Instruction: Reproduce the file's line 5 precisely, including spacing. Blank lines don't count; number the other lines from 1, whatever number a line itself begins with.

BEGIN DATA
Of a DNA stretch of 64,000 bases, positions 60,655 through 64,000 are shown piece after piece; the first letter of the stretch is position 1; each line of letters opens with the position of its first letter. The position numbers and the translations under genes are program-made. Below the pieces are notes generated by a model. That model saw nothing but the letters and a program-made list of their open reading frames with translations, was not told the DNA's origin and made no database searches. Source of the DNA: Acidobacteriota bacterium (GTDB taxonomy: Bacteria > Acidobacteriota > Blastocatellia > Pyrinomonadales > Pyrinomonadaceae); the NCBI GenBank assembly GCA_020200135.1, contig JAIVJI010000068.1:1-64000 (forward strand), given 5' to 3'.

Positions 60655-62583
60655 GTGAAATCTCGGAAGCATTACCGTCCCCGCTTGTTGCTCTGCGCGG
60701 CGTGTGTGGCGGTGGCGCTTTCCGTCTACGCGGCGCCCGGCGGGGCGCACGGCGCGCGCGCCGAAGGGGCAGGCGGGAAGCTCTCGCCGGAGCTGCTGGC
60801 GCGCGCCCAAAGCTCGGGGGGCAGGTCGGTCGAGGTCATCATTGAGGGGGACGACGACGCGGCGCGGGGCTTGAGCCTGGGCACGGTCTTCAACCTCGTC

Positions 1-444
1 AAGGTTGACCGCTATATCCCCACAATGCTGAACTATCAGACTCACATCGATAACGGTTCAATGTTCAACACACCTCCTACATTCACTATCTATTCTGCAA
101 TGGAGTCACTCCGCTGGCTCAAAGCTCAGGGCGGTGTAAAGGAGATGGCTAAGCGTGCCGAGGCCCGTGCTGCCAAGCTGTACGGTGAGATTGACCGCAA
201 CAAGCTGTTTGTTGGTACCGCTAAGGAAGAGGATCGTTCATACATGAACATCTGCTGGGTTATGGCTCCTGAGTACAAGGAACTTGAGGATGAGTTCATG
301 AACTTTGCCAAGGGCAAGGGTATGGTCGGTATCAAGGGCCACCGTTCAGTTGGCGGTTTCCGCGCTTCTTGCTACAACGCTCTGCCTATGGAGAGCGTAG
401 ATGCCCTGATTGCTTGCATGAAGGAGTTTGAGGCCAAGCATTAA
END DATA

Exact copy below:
60801 GCGCGCCCAAAGCTCGGGGGGCAGGTCGGTCGAGGTCATCATTGAGGGGGACGACGACGCGGCGCGGGGCTTGAGCCTGGGCACGGTCTTCAACCTCGTC